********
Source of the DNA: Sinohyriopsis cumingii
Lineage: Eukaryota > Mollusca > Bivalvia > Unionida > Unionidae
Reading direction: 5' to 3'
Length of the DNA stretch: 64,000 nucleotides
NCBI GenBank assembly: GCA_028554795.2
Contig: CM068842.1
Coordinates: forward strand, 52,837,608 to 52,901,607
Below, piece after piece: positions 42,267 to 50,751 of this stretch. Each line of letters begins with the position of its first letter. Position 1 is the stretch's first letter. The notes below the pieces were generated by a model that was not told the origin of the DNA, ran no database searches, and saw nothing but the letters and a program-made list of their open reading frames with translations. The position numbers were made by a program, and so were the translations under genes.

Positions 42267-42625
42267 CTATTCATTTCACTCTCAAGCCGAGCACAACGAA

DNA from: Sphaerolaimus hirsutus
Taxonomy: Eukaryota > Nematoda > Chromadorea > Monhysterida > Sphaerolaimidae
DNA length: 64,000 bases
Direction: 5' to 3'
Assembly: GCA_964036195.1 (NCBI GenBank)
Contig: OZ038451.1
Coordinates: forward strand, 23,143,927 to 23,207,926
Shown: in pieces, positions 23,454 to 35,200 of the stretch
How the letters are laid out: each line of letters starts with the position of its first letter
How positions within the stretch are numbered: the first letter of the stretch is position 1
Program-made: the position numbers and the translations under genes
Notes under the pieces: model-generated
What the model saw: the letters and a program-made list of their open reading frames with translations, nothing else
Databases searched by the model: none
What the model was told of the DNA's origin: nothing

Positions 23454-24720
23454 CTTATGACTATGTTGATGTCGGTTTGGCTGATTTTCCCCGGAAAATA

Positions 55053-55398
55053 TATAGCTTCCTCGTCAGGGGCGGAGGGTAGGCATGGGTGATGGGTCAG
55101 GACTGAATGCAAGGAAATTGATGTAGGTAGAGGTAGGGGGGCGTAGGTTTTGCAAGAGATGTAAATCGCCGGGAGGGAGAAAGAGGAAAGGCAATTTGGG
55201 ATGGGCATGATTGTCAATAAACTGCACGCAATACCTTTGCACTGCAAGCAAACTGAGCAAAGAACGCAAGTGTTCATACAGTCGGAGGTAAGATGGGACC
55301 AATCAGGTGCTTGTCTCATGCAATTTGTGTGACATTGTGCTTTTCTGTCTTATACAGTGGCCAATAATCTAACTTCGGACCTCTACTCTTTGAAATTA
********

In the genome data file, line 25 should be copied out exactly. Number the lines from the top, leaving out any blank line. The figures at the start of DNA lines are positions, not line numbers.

What the model was told of the DNA's origin: nothing